1. The statistical improbability of the collection of names inscribed on the Talpiot ossuaries.
How significant is it that we would have in one tomb the names Jesus son of Joseph, Maria and Jose, all of which are known to belong to Jesus' nuclear family? [Far less clear is the statistical relevance of the other three Talpiot names: Mariamenou Mara, Mati and Judah son of Jesus. As for James son of Joseph brother of Jesus on the separate James ossuary, the jury is literally out.] Evidently Andrey Feuerverger, Professor of Statistics at U. of T., has been quoted and misquoted, understood and misunderstood. Alas, most of us know just enough to know that we don't know enough to add anything useful to the debate. Meanwhile the beseiged James Tabor, aided by statistical "advisors," continues to find the stats in the documentary persuasive and promises more blog entries to come.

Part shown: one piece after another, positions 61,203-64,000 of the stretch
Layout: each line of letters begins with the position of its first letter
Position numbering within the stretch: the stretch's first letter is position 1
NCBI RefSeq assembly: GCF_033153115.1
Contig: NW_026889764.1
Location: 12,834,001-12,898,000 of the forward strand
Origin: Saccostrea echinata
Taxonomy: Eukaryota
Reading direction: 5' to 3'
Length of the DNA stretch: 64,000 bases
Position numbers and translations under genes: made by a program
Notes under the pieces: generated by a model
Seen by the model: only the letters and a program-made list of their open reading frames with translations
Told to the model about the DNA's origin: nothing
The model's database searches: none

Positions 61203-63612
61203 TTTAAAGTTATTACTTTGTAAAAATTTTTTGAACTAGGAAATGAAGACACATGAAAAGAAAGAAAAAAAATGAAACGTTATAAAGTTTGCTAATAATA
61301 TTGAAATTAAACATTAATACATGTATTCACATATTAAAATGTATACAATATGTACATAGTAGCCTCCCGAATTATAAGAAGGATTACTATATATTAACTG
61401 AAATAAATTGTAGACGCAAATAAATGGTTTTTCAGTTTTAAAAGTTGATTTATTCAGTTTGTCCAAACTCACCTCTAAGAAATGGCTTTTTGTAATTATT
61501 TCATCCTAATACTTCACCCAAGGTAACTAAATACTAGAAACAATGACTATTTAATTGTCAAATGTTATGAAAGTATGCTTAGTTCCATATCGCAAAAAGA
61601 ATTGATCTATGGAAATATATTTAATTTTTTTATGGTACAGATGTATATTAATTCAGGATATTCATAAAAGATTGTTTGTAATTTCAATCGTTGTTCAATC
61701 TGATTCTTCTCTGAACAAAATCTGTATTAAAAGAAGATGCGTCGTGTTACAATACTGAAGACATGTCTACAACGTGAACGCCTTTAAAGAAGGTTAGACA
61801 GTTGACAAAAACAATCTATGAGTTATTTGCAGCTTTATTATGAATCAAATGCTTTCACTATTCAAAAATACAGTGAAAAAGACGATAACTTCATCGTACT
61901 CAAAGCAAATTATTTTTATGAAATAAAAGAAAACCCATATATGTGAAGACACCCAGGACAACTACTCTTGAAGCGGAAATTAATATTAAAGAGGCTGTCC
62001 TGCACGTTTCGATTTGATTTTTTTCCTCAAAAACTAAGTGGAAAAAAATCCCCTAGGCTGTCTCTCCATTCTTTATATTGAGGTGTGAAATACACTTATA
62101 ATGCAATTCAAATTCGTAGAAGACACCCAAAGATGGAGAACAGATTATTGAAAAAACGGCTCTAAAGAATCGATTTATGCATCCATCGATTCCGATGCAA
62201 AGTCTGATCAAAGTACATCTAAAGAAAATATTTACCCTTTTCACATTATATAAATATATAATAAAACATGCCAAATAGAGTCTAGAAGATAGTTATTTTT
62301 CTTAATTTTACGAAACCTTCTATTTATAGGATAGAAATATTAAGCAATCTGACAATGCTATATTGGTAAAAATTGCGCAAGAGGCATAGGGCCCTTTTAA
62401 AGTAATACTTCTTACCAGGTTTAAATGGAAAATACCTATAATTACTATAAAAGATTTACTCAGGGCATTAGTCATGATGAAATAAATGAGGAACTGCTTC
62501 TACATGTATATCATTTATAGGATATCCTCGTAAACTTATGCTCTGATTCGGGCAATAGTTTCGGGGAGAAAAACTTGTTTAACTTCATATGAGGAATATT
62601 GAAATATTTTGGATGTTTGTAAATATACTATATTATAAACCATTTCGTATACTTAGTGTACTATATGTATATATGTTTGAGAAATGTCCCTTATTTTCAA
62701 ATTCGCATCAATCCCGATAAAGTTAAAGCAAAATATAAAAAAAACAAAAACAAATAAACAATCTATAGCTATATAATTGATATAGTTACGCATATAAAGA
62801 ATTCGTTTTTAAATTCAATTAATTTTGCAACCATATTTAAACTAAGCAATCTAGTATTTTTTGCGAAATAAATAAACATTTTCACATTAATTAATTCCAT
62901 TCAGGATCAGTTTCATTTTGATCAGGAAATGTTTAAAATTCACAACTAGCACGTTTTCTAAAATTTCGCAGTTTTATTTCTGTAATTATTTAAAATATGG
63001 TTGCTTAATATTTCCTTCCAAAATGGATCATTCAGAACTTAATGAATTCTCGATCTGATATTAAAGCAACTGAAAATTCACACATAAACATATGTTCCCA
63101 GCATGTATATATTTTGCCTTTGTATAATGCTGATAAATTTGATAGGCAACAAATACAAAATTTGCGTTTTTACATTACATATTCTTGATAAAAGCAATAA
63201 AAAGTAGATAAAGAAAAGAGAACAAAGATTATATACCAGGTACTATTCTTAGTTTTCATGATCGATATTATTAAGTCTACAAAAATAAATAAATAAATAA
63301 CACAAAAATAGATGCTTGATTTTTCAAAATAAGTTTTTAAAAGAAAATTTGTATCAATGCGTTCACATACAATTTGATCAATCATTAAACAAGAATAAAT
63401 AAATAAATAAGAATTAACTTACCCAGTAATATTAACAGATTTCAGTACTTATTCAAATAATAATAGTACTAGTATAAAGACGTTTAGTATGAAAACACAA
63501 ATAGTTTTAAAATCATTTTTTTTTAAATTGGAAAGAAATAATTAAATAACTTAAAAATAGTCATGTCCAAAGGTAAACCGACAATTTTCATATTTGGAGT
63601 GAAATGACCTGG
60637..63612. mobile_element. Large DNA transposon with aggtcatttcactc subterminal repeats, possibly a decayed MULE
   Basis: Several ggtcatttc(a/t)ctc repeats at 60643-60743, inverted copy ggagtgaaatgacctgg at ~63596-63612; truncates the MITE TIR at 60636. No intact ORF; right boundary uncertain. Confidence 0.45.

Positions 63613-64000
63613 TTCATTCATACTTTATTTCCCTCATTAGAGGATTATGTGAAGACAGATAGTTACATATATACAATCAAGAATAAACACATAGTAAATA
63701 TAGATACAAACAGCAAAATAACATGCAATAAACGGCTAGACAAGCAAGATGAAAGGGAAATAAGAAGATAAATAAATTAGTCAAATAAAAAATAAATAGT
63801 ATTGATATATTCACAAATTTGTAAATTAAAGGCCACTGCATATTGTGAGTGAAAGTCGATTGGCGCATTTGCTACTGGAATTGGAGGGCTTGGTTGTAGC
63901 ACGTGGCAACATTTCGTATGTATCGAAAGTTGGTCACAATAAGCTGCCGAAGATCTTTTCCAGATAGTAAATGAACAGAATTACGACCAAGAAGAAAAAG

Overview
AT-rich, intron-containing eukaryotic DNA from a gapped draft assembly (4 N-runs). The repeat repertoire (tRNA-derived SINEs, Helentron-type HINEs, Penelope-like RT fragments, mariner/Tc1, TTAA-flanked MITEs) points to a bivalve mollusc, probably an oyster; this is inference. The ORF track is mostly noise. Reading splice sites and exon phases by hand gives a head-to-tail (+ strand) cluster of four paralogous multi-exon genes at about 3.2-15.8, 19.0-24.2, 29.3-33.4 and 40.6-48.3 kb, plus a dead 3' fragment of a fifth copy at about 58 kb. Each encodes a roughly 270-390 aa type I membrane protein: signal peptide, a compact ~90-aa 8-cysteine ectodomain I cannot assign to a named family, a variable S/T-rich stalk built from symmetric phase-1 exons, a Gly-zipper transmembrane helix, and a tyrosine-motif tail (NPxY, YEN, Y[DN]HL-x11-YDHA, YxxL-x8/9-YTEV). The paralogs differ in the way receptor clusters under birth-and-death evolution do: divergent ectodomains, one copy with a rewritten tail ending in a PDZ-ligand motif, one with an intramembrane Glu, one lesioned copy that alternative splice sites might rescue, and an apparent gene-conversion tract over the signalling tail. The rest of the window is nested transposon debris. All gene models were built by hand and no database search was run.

2. The historical improbability of several key claims.
These claims include:
- that Jesus' family would have had a family tomb in Jerusalem
- that Jesus' family would have continued to use a tomb (containing Jesus' bones) between 30 and 70 C.E. while the Jesus movement was emerging
- that Jesus of Nazareth was married
- that Jesus of Nazareth had a son
- that Mariamenon was a name applied to Mary Magdalene in the 1st century
- that Magdala (Mary's home town on the Sea of Galilee) was a center of Greek language and trade (thus explaining why her inscription is in Greek while her "husband's" is in Hebrew characters)